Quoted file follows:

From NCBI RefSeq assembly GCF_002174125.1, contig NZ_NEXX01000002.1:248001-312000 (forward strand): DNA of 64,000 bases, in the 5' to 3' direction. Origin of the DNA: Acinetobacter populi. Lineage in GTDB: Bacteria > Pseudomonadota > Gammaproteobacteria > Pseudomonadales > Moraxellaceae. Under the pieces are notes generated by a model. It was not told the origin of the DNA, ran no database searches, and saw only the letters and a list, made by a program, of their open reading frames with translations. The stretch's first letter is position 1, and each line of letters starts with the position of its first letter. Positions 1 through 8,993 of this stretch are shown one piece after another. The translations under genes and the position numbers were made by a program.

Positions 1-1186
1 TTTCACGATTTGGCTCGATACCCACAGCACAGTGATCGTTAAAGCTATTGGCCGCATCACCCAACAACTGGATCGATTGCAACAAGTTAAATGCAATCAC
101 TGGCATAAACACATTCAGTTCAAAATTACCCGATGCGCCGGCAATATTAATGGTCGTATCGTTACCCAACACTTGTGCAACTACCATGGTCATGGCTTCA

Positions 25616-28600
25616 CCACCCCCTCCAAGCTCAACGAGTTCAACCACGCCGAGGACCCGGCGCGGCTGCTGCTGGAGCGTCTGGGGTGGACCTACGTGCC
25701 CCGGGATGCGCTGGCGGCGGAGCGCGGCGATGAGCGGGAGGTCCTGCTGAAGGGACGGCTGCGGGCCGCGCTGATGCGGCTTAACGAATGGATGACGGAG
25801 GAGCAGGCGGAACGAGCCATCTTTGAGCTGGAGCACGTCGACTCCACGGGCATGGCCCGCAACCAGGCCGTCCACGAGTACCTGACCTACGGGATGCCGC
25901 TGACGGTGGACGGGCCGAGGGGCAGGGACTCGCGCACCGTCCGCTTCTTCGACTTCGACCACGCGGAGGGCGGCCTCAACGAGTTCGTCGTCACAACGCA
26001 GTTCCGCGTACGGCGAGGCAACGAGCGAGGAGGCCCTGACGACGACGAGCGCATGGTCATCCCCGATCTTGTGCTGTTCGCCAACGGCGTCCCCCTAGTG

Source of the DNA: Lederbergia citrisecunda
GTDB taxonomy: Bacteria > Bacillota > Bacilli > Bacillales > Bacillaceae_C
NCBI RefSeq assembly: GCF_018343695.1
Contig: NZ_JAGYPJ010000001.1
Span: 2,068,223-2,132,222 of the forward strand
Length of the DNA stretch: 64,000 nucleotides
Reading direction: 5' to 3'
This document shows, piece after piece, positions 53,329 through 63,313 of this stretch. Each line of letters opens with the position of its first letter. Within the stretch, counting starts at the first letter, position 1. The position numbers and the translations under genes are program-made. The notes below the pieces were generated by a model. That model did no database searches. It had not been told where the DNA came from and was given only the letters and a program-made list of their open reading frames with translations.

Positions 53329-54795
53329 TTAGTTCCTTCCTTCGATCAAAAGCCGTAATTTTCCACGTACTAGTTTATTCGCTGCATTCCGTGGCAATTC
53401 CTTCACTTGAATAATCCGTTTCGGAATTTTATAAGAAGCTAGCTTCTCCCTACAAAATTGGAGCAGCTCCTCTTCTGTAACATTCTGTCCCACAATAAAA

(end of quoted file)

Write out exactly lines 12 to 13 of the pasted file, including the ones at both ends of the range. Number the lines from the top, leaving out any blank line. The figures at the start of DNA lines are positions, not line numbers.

GTDB taxonomy: Bacteria > Bacillota > Bacilli > Bacillales > Bacillaceae_C
NCBI RefSeq assembly: GCF_018343695.1